Writing Deep Scenes, a writing guide by Martha Alderson and Jordan Rosenfeld, is a deeper look at a fairly simple concept – books, for the most part, include action, emotional journeys, and themes, and all of these things develop as the book goes on. It offers ideas for scene types, descriptions of how character’s emotional journeys often go in books, and descriptions of how themes often develop. It makes thinking about books fairly easy (writing them is an entirely different matter, of course), includes plenty of examples to enforce its message, and is overall probably an incredibly helpful book.
However, I, being one to make problems where there shouldn’t really be any, took one look at the description on the page (“Plotting Your Story Through Action, Emotion, & Theme”) and panicked. How was I supposed to understand emotion well enough to plot it out? And theme – which I only really knew from English exams – was hard, wasn’t it? The idea of having to weave together a masterpiece with a perfectly clear theme felt terrifying, it felt less like how I’d experienced writing in the past and more like writing an essay with some creative flourishes. I decided that the concept would just confuse me and to this day have not read more than a few random parts of the book despite realizing that my first impression was probably wrong.
So let’s talk about theme. Merriam-Webster defines theme as “a subject of discourse or of artistic representation.” Theme, we learn, is probably the most important part of a book. Everything in school seems to come down to theme. The characters become pawns for the theme, acting out their stories in order to demonstrate to us the evil of humans, or that there’s always hope or whatever. It becomes the pinnacle of the book, the entire purpose for reading. If you don’t understand the theme, then you don’t understand the book at all.
This left me with the impression that, in order to write a book, you had to have lofty goals. From the moment you started, you had your theme, and you cleverly put everything together so that teachers everywhere could unravel it. I have since realized that a book’s theme doesn’t have to be lofty, that it doesn’t have to be the only part of the book you ever focus on. Maybe themes can emerge naturally, grow out of what you choose to write about on their own. I don’t know where I decided that themes had to be huge and complex. Since theme is a subject, can’t it really be anything? Does this thought come because we only read certain types of books in school, where theme seems to matter most? I think, at least for me, that is at least partially why. (Really, what does lofty even mean anyway?)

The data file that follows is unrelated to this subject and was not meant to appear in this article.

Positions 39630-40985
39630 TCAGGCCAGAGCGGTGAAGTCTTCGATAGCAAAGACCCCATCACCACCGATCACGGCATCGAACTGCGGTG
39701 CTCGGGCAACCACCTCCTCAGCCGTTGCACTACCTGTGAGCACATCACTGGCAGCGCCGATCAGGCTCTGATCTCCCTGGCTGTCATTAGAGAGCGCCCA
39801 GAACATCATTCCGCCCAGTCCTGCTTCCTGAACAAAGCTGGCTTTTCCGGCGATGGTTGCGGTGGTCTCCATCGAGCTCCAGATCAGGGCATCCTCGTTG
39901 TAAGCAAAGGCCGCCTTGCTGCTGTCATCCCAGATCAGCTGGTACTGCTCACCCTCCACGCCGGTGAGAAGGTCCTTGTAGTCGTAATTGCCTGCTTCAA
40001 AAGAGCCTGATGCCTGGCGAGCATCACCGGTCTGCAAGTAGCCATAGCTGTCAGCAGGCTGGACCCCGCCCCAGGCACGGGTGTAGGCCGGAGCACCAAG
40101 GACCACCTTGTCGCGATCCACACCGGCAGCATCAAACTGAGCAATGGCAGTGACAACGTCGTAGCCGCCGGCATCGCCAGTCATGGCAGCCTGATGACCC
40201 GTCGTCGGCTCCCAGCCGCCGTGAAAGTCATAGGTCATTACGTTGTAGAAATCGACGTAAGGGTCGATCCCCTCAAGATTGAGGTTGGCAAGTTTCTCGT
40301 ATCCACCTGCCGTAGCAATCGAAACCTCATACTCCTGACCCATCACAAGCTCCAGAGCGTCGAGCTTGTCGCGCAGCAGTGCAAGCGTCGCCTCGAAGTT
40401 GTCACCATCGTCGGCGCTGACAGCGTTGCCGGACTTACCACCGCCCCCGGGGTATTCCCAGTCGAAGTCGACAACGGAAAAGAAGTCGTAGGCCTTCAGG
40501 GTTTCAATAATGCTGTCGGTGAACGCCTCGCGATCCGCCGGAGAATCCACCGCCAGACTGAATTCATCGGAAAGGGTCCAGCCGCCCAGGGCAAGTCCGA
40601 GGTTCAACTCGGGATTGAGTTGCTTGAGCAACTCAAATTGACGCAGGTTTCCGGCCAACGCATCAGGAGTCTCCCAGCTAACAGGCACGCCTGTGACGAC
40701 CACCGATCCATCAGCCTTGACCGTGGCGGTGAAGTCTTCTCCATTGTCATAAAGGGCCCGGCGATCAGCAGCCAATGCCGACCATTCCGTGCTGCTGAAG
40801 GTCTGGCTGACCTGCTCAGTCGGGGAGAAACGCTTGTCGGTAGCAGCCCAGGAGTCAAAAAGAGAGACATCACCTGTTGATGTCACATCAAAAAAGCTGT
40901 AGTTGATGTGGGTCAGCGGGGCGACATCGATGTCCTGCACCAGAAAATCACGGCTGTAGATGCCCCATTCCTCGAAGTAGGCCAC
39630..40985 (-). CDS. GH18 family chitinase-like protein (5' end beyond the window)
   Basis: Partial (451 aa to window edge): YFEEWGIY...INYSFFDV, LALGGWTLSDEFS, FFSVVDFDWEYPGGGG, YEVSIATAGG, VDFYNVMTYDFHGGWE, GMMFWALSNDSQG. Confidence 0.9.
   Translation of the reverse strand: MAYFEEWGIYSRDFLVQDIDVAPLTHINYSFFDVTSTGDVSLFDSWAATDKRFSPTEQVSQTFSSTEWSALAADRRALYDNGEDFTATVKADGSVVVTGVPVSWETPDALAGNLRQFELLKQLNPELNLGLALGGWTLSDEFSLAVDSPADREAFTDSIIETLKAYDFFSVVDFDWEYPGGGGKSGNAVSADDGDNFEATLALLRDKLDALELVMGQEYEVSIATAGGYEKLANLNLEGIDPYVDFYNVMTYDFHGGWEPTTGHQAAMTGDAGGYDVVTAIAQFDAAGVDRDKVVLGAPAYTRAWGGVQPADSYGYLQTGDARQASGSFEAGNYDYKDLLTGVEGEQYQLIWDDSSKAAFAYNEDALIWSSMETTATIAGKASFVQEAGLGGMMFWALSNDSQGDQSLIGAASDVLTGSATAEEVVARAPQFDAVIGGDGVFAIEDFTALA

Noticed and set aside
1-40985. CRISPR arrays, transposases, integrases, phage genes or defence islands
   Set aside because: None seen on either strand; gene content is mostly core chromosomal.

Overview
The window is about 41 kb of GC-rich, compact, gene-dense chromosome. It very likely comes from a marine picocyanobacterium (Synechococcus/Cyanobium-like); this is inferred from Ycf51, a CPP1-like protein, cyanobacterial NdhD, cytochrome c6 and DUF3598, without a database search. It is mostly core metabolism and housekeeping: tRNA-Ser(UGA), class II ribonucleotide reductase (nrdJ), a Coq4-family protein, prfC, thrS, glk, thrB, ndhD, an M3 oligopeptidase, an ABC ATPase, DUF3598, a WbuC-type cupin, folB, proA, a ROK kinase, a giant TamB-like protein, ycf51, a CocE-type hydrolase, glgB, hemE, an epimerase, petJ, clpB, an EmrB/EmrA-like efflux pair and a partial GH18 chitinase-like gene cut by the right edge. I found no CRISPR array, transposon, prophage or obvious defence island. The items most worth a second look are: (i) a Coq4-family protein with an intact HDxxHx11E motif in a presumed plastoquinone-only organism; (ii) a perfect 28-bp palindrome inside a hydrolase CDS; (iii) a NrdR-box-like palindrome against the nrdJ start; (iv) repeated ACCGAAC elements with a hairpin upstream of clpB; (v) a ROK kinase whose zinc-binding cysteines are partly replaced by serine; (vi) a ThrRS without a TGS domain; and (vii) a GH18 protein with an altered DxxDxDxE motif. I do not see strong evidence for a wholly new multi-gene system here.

Still, it might be helpful to have an idea of what that is. If you list some random ideas that might be taken as themes, you can be aware of their presence and play off of it for ideas. The themes will begin serving your purpose instead of you having to serve theirs! Maybe they’re less of an overlord and more of a tool.
Why do we focus so much on them, though? Why does it always seem that books have to have one significant message and nothing else? I like pulling apart writing and looking for small instances that I can enjoy, can relate to. When I started taking creative writing classes, I loved reading for them because I could take what I wanted from the books; I could look and see that it was made up of a bunch of smaller parts. When you look at it on a smaller level, theme becomes more complicated. Maybe there are a thousand little themes on every page, something you briefly see in a section before it’s replaced by a new topic, a new event. Maybe the overarching single theme isn’t the only part you have to focus on, the lifeblood of the book. Is there really just one section that we can declare as the most important?